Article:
Not to short change the editors who work their magic to make the craft of us writers into something really amazing, we're visited by Chris Roerden. Chris is a career editor whose Don’t Murder Your Mystery won the Agatha Award and was nominated for the 2007 Anthony, Macavity, and ForeWord Magazine’s Book of the Year. Authors she’s edited have been published by St. Martin’s, Berkley Prime Crime, Midnight Ink, Viking, Oceanview, and Walker & Co., to name a few. Today she shares some secrets for how to make the most of the Bouchercon experience.
Who Knew? A Handful of Secrets
by Chris Roerden
More than any other venue, Bouchercon offers the opportunity to see more mystery authors in one weekend acting in ways more raucous, shy, modest, nerdy, down-to-earth, and funny than you never pictured while reading their fiction.
I know not to visualize characters as stand-ins for their creators, but I often do anyway (don’t you?) — at least until each year’s Bouchercon turns the fantasy to reality. If you, like me, had not seen Harlan Coben before last year in Baltimore, who knew he was twice my height? So is Hank Phillippi Ryan, who’s also twice as glamorous as I am, but that’s another story.
Despite my having admired the quick-wittedness of Laura Lippman’s P.I. Tess Monaghan on paper, I had not expected to be completely charmed by the author in person as she exchanged quick comebacks with panelists and fans. Who (among the general reading public, that is) knew?
On at Bcon
Because of Bcon, as many refer to it in our abbrevd ecom, we’re also introd (stop that) to more NEW writers whom we’ll want to read if for no other reason than the interesting and unexpected remarks we hear them make on panels and maybe after hours. Each year that I attend I learn more, meet more, network more, and go home energized more, er . . . more energized.
Speaking of funny and quick-witted authors, don’t miss Cathy Pickens as moderator of the panel “Southern Voices.” I’m proud of having proposed the topic last year and this. Cathy’s revelations of the secret meanings hiding behind familiar southernisms had last year’s audiences howling with laughter. This hit will replay in Indianapolis with my picks of Cathy Pickens (Can’t Never Tell, Hush My Mouth, Done Gone Wrong, and more); Vicki Lane (In a Dark Season in the Elizabeth Goodweather Appalachian mysteries); T. Lynn Ocean (Southern Peril in the Jersey Barnes series); and Scott Pearson (whose first two medical mysteries, starting with Rupture, I had the privilege of editing). I look forward to meeting Deborah Sharp (Mama Rides Shotgun) who’s also on the panel, and I’d like to say “Bless Your Heart” except that I now know what the expression really means.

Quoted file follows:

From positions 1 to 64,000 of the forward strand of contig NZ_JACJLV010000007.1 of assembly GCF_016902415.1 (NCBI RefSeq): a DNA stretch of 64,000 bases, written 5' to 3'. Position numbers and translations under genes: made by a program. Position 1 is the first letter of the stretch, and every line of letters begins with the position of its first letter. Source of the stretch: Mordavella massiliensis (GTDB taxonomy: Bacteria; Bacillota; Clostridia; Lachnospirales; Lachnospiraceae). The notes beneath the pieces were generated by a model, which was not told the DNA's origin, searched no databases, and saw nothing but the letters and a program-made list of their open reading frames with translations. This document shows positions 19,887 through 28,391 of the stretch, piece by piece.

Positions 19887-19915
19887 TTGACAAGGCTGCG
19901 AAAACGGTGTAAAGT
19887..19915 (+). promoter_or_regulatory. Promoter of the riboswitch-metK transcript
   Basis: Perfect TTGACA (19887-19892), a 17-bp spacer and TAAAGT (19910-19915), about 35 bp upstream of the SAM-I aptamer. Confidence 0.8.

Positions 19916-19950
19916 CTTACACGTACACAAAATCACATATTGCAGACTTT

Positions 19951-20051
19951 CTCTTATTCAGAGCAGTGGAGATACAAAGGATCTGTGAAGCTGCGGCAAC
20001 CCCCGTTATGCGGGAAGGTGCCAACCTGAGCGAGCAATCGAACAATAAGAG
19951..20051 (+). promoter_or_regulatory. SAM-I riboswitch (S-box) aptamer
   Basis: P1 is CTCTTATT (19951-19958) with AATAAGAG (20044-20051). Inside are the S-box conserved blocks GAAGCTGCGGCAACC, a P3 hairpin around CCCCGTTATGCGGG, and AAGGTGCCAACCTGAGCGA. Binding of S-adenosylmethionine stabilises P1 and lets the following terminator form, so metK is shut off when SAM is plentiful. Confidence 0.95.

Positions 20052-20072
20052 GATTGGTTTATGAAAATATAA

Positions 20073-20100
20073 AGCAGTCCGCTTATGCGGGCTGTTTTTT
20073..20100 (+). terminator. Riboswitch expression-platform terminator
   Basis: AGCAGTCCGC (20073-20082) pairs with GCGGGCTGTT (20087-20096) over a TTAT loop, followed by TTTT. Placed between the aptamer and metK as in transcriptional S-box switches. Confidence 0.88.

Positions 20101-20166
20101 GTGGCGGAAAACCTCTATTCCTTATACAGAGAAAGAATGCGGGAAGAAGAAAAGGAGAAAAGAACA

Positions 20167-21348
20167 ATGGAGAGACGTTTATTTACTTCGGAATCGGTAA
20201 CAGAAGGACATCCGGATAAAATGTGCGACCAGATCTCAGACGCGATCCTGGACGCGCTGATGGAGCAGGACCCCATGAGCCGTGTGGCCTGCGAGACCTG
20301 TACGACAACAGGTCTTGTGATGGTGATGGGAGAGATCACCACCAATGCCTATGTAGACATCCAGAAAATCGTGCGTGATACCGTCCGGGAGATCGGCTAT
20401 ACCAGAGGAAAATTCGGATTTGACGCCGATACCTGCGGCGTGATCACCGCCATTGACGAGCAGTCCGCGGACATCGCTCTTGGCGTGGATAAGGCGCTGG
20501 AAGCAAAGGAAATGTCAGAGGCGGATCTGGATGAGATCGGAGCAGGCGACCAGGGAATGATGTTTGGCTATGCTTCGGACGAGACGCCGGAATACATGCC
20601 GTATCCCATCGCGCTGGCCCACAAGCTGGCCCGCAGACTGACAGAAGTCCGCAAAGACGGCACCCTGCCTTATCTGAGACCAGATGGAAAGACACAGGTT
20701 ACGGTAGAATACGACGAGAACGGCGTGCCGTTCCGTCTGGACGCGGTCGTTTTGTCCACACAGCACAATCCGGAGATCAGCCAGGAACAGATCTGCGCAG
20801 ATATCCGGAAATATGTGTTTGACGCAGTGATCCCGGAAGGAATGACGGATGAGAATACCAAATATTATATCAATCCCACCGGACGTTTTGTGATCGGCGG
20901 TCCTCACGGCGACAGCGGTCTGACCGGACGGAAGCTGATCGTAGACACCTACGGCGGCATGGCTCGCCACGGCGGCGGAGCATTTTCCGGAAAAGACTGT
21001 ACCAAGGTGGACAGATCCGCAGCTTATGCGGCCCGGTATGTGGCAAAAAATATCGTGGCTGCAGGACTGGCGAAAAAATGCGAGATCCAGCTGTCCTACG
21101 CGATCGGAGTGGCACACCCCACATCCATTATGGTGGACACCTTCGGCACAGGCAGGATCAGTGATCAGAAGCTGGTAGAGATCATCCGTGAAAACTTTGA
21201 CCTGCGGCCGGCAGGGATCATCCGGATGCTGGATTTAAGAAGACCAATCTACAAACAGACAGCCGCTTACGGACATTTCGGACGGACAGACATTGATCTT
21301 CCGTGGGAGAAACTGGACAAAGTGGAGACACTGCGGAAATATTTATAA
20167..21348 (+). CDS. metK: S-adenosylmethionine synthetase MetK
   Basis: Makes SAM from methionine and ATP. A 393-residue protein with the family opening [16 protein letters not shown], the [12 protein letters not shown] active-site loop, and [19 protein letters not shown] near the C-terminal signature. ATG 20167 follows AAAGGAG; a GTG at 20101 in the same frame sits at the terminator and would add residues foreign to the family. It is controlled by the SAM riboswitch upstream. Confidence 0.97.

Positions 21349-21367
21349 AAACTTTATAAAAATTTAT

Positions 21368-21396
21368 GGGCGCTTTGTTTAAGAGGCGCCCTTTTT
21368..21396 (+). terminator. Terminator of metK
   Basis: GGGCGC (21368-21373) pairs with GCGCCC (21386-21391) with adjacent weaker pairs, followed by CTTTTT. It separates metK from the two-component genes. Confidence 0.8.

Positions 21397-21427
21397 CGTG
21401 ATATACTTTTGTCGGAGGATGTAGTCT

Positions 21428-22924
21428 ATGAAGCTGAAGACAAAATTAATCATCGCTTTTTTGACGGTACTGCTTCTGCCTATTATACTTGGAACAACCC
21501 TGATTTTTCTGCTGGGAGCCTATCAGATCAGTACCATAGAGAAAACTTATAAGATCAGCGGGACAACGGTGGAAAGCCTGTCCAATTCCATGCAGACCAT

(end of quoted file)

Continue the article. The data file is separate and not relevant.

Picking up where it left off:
This year I was picked to moderate the panel “Guidance from Writing Guides,” where James Scott Bell, Kathy Lynn Emerson, Hallie Ephron, Nancy Pickard, and I discuss the elements of great fiction from the perspective of our having deconstructed mysteries, analyzed how they are put together, and revealed the secrets of writing fiction in our own nonfiction.
Another treat not to be missed is the first national Sisters in Crime writing workshop, SinC Into Great Writing. It’s being held the afternoon and evening of Wednesday, October 14, the day before Bouchercon officially begins, from 1:30 to 9 pm. Here’s where writers, published and not yet there, get to soak up 4 hours of instruction in “Writing the Breakout Novel” from Donald Maass, famed NY literary agent. After that you’ll be ready to chow down a great dinner, with Nancy Pickard telling “Tales of Survival in the Mystery Business," including what happened to her when her first editor got fired.
Next you’ll endure the agony of choosing between Hallie Ephron and me and our simultaneous 2-hour workshops on craft. Hallie deals expertly with plot and how to get secrets to fall into place along the way so readers keep turning the pages. The secrets I deal with are how the majority of manuscripts sabotage themselves, how they are actually handled when submitted, and how writers can develop the indefinable writer’s voice that agents and acquiring editors are genuinely looking for, even in a slow market.
My final secret, which I’m sharing absolutely free, is that nonmembers can save $60 by first joining this vibrant organization of sisters and brothers, thereby getting all its benefits for the extremely modest dues of $40, and not having to pay the nonmember fee for the workshop. But seating is limited and filling fast.
If a math-impaired editor like me could figure out what a good deal this 7.5-hour content-packed workshop is for only $50, including food, anyone could. So I can’t say who knew. The only mystery is why this bargain isn’t being shouted out in libraries and bookstores everywhere.
Say, when our paths cross in Indianapolis next month, as they will many times, please stop me to say hello and let me know if you met me here. If we miss each other, I answer questions about writing, revising, and getting published on my Amazon blog. Shortcut: http://snurl.com/editorsblog and my website is http://writersinfo.info/